Characterisation of an isolate of Narcissus degeneration virus from Chinese narcissus (Narcissus tazetta var. chinensis)


Chen, J.; Shi, Y.H.; Adams, M.J.; Zheng, H.Y.; Qin, B.X.; Chen, J.P.

Archives of Virology 152(2): 441-448

2006


A potyvirus from Chinese narcissus was transmitted mechanically to three species of Narcissus and to Lycoris radiata but not to 22 other test species. In western blot, the coat protein reacted strongly with Narcissus degeneration virus (UK isolate) antiserum. Antiserum raised to the Chinese virus did not react with eighteen other potyviruses. The complete nucleotide sequence ( 9816 nt) had the typical genome organisation for a member of the genus Potyvirus. Sequence comparisons and phylogenetic analysis showed that the Chinese virus was different from all previously sequenced potyviruses but distantly related to onion yellow dwarf and shallot yellow stripe viruses.

Arch
Virol
(2007)
152:
441-448
DOI
10.1007/s00705-006-0841-9
Printed
in
The
Netherlands
Archives
of
Virology
Characterisation
of
an
isolate
of
Narcissus
degeneration
virus
from
Chinese
narcissus
(Narcissus
tazetta
var.
chinensis)
Brief
Report
J.
Chen
l
,
Y.-H.
Shi
1
-
2
,
M.
J.
Adams
3
,
H.-Y.
Zheng
l
,
B.-X.
Qin
4
,
and
J.-P.
Chen
l
l
Institute
of
Virology
and
Biotechnology,
Zhejiang
Academy
of
Agricultural
Sciences,
Hangzhou,
People's
Republic
of
China
2
College
of
Life
Science,
Zhejiang
University,
Hangzhou,
People's
Republic
of
China
3
Wheat
Pathogenesis
Programme,
Plant-Pathogen
Interactions
Division,
Rothamsted
Research,
Harpenden,
Herts,
UK
4
Department
of
Plant
Protection,
Guangxi
Academy
of
Agricultural
Sciences,
Nanning
City,
People's
Republic
of
China
Received
May
8,
2006;
accepted
July
13,
2006
Published
online
August
24,
2006
©
Springer-Verlag
2006
Summary.
A
potyvirus
from
Chinese
narcissus
was
transmitted
mechanically
to
three
species
of
Narcissus
and
to
Lycoris
radiata
but
not
to
22
other
test
species.
In
western
blot,
the
coat
protein
reacted
strongly
with
Narcissus
degeneration
virus
(UK
isolate)
antiserum.
Antiserum
raised
to
the
Chinese
virus
did
not
react
with
eighteen
other
potyviruses.
The
complete
nucleotide
sequence
(9816
nt)
had
the
typical
genome
organisation
for
a
member
of
the
genus
Potyvirus.
Sequence
com-
parisons
and
phylogenetic
analysis
showed
that
the
Chinese
virus
was
different
from
all
previously
sequenced
potyviruses
but
distantly
related
to
onion
yellow
dwarf
and
shallot
yellow
stripe
viruses.
At
least
four
members
of
the
genus
Potyvirus
are
known
to
infect
narcissus,
causing
damaging
symptoms
on
the
leaves
and
sometimes
also
the
flowers
or
bulbs
[7].
These
are
Narcissus
yellow
stripe
virus
(NYSV;
causing
stunting,
leaf
distortion
and
chlorotic
streaks
early
in
the
season
and
some
flower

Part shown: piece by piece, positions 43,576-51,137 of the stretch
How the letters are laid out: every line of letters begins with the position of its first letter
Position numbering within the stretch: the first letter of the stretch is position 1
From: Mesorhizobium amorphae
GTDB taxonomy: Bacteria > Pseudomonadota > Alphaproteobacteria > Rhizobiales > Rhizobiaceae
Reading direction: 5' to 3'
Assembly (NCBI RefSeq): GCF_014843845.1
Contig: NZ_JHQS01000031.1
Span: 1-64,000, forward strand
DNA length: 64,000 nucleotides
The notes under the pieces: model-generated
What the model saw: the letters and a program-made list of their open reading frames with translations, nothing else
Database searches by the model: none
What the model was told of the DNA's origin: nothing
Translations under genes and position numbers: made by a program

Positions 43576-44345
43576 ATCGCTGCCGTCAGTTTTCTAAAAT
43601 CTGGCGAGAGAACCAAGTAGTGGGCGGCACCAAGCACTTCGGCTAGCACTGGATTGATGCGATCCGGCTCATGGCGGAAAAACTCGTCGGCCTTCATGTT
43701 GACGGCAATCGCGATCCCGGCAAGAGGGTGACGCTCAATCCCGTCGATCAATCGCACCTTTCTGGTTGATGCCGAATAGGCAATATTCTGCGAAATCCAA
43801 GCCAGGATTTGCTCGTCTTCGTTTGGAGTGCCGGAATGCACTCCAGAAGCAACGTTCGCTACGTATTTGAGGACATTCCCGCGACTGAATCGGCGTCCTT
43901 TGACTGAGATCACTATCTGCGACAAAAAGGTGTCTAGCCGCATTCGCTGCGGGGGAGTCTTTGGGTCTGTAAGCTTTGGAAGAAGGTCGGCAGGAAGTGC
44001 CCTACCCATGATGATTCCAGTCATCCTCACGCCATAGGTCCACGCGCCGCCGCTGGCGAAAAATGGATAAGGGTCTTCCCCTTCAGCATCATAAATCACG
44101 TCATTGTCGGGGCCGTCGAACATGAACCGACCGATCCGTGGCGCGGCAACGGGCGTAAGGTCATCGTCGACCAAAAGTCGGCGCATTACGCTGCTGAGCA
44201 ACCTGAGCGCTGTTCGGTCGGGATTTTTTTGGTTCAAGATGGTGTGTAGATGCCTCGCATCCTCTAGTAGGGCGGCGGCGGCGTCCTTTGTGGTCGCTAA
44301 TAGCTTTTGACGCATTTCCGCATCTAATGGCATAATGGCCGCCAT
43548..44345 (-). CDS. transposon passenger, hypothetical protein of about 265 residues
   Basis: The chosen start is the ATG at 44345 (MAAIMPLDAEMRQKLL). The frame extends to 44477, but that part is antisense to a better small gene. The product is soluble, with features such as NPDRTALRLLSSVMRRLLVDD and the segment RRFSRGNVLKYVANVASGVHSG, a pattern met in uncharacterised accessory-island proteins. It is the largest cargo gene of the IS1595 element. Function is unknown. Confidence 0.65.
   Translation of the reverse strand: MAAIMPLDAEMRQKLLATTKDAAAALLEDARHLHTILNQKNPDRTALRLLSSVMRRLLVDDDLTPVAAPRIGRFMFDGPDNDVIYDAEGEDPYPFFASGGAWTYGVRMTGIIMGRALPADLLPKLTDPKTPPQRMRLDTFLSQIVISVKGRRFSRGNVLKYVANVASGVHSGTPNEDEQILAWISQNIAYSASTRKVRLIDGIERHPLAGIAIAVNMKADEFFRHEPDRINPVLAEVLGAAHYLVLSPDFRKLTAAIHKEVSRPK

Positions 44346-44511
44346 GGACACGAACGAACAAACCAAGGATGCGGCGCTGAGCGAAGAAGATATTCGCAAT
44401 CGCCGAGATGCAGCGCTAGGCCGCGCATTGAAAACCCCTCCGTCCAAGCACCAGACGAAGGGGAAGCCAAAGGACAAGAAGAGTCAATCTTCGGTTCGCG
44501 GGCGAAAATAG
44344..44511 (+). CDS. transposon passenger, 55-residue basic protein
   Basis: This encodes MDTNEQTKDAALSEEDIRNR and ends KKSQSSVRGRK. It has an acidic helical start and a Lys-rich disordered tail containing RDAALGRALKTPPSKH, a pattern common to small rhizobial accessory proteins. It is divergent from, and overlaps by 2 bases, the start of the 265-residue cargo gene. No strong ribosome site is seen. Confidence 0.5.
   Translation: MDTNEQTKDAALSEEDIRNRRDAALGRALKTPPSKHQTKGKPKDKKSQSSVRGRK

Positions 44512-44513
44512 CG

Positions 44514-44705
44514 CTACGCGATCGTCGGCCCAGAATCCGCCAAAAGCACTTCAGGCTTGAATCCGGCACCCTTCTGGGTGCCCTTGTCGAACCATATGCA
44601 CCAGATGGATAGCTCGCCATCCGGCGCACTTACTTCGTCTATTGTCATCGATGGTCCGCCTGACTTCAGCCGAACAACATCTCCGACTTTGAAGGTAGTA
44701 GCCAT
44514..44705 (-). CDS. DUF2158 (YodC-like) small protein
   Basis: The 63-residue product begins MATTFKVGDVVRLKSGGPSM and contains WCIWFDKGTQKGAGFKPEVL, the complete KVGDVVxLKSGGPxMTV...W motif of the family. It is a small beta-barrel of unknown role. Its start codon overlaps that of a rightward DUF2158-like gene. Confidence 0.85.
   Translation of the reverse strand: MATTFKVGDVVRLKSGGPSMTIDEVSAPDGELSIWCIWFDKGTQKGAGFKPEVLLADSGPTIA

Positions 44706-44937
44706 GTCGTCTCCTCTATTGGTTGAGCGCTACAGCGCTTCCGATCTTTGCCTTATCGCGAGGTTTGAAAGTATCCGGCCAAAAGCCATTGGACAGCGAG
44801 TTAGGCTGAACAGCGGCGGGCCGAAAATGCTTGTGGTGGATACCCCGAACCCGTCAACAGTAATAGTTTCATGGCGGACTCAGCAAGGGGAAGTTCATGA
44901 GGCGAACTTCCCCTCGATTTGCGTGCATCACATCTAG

'breaking'
[5,
6]),
Narcissus
late
season
yellows
virus
(NLSYV;
causing
chlorotic
streaks
and
extensive
leaf
chlorosis
after
flowering
[13]),
Narcissus
degeneration
virus
(NDV;
causing
chlorotic
leaf
striping
but
only
reported
so
far
in
N.
tazetta
cv.
Grand
Soleil
d'
Or
[6])
and
Ornithogalum
mosaic
virus
(OrMV;
sometimes
found
in
mixed
infections
[10]).
Diagnosis
can
be
difficult
because
individual
plants
may
442
J.
Chen
et
al.
contain
mixtures
of
viruses,
which
accumulate
in
bulbs
because
of
the
vegetative
propagation
of
the
crop.
Chinese
narcissus
(Narcissus
tazetta
var.
chinensis)
is
an
economically
important
ornamental
plant
in
China,
and
virus
diseases
causes
loss
of
yield
and
poor
quality.
In
previous
work,
we
used
degenerate
primers
to
detect
and
then
to
sequence
the
3'-terminal
region
of
potyvirus
isolates
from
some
symptomatic
Chinese
and
European
narcissus
plants
and
attempted
to
identify
the
viruses
by
comparison
with
some
small
fragments
of
sequences
previously
described
from
Dutch
Narcissus
stocks
[10,
12].
NYSV
was
detected
in
both
Chinese
and
European
narcissus plants
and
a
virus
tentatively
identified
as
NLSYV
was
found
only
in
the
European
sample
together
with
OrMV.
Those
studies
also
indicated
the
presence
of
a
further
potyvirus
in
two
samples
of
Chinese
narcissus
(Zhangzhou,
AJ311373
and
Chongming
Island,
AJ311374).
We
have
now
done
some
more
detailed
studies
using
the
Chinese
Zhangzhou
isolate
and
report
here
the
characterization
of
this
virus,
including
its
complete
sequence.
These
new
data
suggest
that
it
is
an
isolate
of
NDV.
The
virus
isolate
used
was
that
previously
described
from
Zhangzhou
city,
Fujian
province
[10].
Subsequent
molecular
studies
with
degenerate
primers
for
potyviruses
and
specific
RT-PCR
tests
for
other
known
narcissus
viruses
suggested
that
there
was
one
virus
in
these
plants.
Crude sap
(1:100,
w/v)
from
leaf
extracts
of
six
virus-infected
plants
were
mechanically
inoculated
to
28
plant
species
from
six
families.
The
plants
used
(with
total
numbers
inoculated)
were:
Chenopodium
amaranticolor
(27),
C.
murale
(24),
C.
quinoa
(24),
Lycopersicon
esculentum
(12),
Physalis
floridana
(14),
Nicandra
physalodes
(15),
Datura
stramonium
(21),
Nicotiana
tabacum
(18),
N.
tabacum
Samsun
NN
(19),
N.
tabacum
Xanthi
nc
(15),
N.
tabacum
White
Burley
(15),
N.
benthamiana
(18),
Solanum
melongena
(8),
Phaseolus
vulgaris
(11),
P.
radiatus
(15),Glycine
max
(21),
Cucurbita
pepo
(12),
C.
moschata (12),
Cucumis
sativus
(9),
Luffa
cylindrica
(6),
Momordica
charantia
(6),
Brassica
campestris
(9),
Narcissus
tazetta
var.
chinensis
(8),
N.
pseudonarcissus
(8),
N.
poeticus
(6),
Leucojum
aestivum
L.
(5)
and
Lycoris
radiata
(8).
The
plants
were
dusted
with
Carborundum
(320
grit,
Fisher
Scientific)
prior
to
inoculation
and
then
maintained
in
a
glasshouse
and
observed
for
symptom
development.
Tests
for
virus
infection
were
also
made
by
ELISA
using
polyclonal
antiserum
(see
below)
15-25
days
post
inoculation.